- Expects economic recovery to continue at “moderate pace” in the second-half of 2010
- Q2 Revenues up 26 percent year-over-year vs. 23 percent growth experienced in Q1
- Second quarter profits up 92 percent year-over-year
- Volumes up 21 percent in Q2 coupled with 19 percent growth in Q1, with 5 percent higher local selling prices
- Asia Pacific sales up almost 50 percent; sales in greater China up 70 percent year-to-date; China and Latin America sales are at or above pre-recession levels
- Agriculture and nutrition sales up 16 percent
- Sales in performance electronics and communication sectors have surpassed pre-recession levels
- Increased guidance on earnings and profits for 2010
- Expect recovery to continue in second-half, but at a more moderate pace than first-half
Select Metals and Steel
The World Steel Association reported that crude steel production for the 66 countries reporting to this group was 119 million metric tons (mmt) in June, representing 18 percent higher growth than in June 2009.World crude steel production in the first six months of 2010 was 706 mmt, 27.9 percent higher in comparison with the same period of 2009. According to this association, all geographic regions showed increased crude steel production during the first half of 2010 compared to the first half of 2009. Although production in the first half of 2010 increased by 7.2 percent compared to the same period of 2007, just before the global economic crisis, most of the world has not recovered to pre-crisis levels. Only Asia and the Middle East showed increased crude steel production compared to the first six months of 2007. Crude steel production in the EU, CIS, US and Canada is still more than 15percent below 2007 levels. China’s crude steel production for June 2010 was 53.8 mmt, an increase of 9percent compared to June 2009. The US produced 7.2 mmt of crude steel in June 2010, an increase of 65 percent compared to June 2009. The world crude steel capacity utilization ratio of the 66 countries in June 2010 declined again to 80.6percent from 82.0 percent in May 2010. Compared to June 2009, the utilization ratio in June 2010 increased by 8.3 percentage points.
- Q2 revenues up 42 percent, profits up 146 percent from year earlier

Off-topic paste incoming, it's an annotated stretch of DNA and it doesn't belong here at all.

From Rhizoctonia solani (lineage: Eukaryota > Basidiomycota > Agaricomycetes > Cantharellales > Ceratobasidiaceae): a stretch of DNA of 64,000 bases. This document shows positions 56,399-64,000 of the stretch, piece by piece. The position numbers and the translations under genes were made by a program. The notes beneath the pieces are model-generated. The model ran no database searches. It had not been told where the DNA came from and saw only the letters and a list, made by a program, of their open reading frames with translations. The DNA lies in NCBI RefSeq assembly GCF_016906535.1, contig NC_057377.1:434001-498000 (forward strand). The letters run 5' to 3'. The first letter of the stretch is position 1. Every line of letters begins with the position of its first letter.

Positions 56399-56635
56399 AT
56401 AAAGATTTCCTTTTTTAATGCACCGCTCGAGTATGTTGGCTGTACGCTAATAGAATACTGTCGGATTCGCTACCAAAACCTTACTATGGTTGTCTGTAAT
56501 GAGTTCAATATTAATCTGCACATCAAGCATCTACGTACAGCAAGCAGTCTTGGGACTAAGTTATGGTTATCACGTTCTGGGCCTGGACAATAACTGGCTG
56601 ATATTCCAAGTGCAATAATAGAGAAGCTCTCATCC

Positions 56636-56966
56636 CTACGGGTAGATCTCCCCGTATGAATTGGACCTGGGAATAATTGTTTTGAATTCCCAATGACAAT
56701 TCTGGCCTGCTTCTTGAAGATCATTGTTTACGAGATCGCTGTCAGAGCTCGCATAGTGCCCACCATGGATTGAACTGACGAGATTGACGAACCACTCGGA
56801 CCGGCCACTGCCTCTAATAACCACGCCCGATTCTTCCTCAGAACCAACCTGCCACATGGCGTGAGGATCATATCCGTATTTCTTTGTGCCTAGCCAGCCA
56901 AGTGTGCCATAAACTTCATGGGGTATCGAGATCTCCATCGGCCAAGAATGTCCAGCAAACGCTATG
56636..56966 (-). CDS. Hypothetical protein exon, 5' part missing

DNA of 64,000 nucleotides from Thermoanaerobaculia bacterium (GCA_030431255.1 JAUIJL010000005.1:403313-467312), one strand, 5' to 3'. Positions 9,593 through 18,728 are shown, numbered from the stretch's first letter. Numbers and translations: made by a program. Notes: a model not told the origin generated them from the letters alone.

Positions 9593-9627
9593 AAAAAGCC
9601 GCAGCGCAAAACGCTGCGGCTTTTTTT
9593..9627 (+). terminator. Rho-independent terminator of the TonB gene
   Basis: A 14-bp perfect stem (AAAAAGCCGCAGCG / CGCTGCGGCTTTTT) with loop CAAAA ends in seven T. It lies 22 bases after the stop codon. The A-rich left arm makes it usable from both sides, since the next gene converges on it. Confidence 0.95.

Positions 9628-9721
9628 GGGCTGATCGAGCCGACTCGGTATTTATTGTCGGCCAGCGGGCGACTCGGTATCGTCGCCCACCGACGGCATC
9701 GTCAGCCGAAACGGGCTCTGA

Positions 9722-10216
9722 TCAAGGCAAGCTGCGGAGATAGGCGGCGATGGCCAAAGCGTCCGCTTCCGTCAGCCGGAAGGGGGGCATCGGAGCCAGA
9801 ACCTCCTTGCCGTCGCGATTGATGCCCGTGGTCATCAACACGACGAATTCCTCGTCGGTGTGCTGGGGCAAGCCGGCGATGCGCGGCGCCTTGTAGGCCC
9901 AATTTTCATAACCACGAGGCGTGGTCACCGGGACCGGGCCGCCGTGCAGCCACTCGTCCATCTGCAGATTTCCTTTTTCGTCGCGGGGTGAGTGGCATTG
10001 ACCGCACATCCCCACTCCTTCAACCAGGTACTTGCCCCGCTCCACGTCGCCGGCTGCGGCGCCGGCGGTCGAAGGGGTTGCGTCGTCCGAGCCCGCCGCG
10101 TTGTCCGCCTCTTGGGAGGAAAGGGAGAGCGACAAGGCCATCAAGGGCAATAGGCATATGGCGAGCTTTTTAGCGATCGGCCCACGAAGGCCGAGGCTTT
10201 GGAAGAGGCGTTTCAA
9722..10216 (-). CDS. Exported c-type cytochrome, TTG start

- Revenues up 33 percent in the first-half of 2010
- Anticipating a deceleration in pace of demand in the second-half of 2010
- Ruled out the possibility of “double-dip” recession this year, but anticipates upturn will be “slow and progressive”
- Revenues up 69 percent in Q2 coupled with 40 percent growth in Q1
- Profits of $91 million compared with $133 million loss a year ago; Q1 reported profits of $31 million vs. loss of $189.6 million a year ago
- Average sales price per ton increased 14 percent from Q1 levels
- Total steel shipments up 53 percent from year ago, but down 2 percent from Q1
- Capacity utilization declined to 71npercent vs. 73 percent reported in Q1
- Reduced total energy costs by $10 per ton from a year ago
- Q2 reflected slowdown in all product lines
- Q2 Revenues up 25 percent and profits nearly tripled from year ago levels
- Operating margin climbed to 23 percent vs. 20.8 percent in Q1
- Anticipates continued strong order rates from automobiles, electronic and shipbuilding industry sectors
- Increased 2010 outlook by 81 percent and increased capital spending plans
- Q2 revenues doubled to $4.68 billion coupled with Q1 revenues of $3.9 billion
- Total steel shipments of 5.4 million tons vs. 3.23 million tons a year earlier.
- December quarter shipments were 4.65 million tons
- Loss of $25 million in Q2 coupled with loss of $157 million in Q1, the 6th consecutive reported quarterly loss; cited increased commodity costs and unfavorable exchange rates